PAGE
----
lasting for six months to a year,” says Haley. “Even if it’s the hot shoe for the season, the kids’ demand for an innovative new product just gets faster and faster.”

The Internet and direct mailings have put up-to-the-minute information in the hands of consumers and given them several ways to purchase new products. But Haley believes the skate shop will remain the most important sales and marketing device for skate brands like DuFFS. “I think we’ve seen e-commerce become really interesting and exciting. Now it’s sort of settling back into a growth mode. We still have to learn a lot about how to get to a customer and become important to the customer, and I think we’re definitely going to become that. While e-commerce figures itself out, mail order has picked up. So there are great opportunities for anybody representing skate to take advantage of. The skate shop will always be a starting point for the trend and style to really make it. The mistakes we’ve made in the past have come from things that were not directly influenced by skateboarding. I’m a firm believer that form follows function. From my design background, that was the most important thing. That is our biggest focus now. The designs were developed by skateboarders. Our team members are a big influence on what it is that we’re trying to do and what it is they’d like to see. Colors that they would want to wear?stuff like that. Since these guys are the life-thread of shops, that’s where it needs to start. It can branch out from there.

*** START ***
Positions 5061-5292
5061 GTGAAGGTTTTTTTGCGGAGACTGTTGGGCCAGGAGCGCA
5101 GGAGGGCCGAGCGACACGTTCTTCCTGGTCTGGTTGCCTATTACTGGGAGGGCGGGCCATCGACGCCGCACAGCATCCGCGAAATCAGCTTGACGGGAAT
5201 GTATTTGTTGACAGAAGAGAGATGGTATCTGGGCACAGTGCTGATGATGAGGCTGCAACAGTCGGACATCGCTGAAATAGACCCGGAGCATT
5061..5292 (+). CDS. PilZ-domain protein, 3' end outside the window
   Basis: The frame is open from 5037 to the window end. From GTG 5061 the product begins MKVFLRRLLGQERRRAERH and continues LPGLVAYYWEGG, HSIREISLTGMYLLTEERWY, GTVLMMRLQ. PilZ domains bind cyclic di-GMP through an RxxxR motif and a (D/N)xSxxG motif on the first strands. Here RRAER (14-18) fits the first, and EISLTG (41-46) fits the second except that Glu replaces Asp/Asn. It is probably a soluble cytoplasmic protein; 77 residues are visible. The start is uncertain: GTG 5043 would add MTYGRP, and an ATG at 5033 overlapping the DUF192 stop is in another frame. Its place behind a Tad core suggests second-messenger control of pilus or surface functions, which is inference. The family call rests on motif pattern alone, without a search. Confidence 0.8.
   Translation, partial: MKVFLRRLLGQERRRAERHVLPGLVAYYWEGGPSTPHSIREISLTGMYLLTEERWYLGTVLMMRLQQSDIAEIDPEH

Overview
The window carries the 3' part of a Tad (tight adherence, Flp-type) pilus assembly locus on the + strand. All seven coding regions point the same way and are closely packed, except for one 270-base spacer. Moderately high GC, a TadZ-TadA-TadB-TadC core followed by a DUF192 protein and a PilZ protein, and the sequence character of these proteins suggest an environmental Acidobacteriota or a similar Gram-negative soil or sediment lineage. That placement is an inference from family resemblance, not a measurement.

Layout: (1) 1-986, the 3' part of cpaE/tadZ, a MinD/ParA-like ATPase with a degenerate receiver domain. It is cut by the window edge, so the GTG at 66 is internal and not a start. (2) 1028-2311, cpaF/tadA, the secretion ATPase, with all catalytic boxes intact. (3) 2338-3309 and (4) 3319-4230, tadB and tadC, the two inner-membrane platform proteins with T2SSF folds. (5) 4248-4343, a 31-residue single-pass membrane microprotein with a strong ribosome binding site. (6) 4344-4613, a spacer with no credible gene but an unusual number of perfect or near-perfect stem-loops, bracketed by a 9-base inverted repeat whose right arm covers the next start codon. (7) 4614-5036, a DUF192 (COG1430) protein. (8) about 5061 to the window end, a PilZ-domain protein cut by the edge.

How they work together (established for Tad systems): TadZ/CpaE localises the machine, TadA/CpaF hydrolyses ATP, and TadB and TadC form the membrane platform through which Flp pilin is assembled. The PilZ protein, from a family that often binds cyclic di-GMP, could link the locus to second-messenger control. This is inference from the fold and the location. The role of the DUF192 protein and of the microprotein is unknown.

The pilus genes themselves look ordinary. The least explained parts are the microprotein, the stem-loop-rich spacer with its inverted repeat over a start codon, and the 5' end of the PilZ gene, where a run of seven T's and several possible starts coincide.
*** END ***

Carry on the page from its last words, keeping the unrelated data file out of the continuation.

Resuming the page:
“Skateboarding is so prolific now,” he adds. “It’s such a huge market force, and it has such a great potential in the broader world of apparel, accessories, and footwear, that those broader brands that we’ve known and esteemed, like a Nike, could benefit from having something that would cater to that ‘core skatebboard customer. I think they the mainstream are going to borrow our style, and it’s just going to make brands actually in skateboarding that much more legitimate.

“I think what’s important is that wherever we go, we’re going to take skateboarding heritage with us?we have to, it’s who we are.”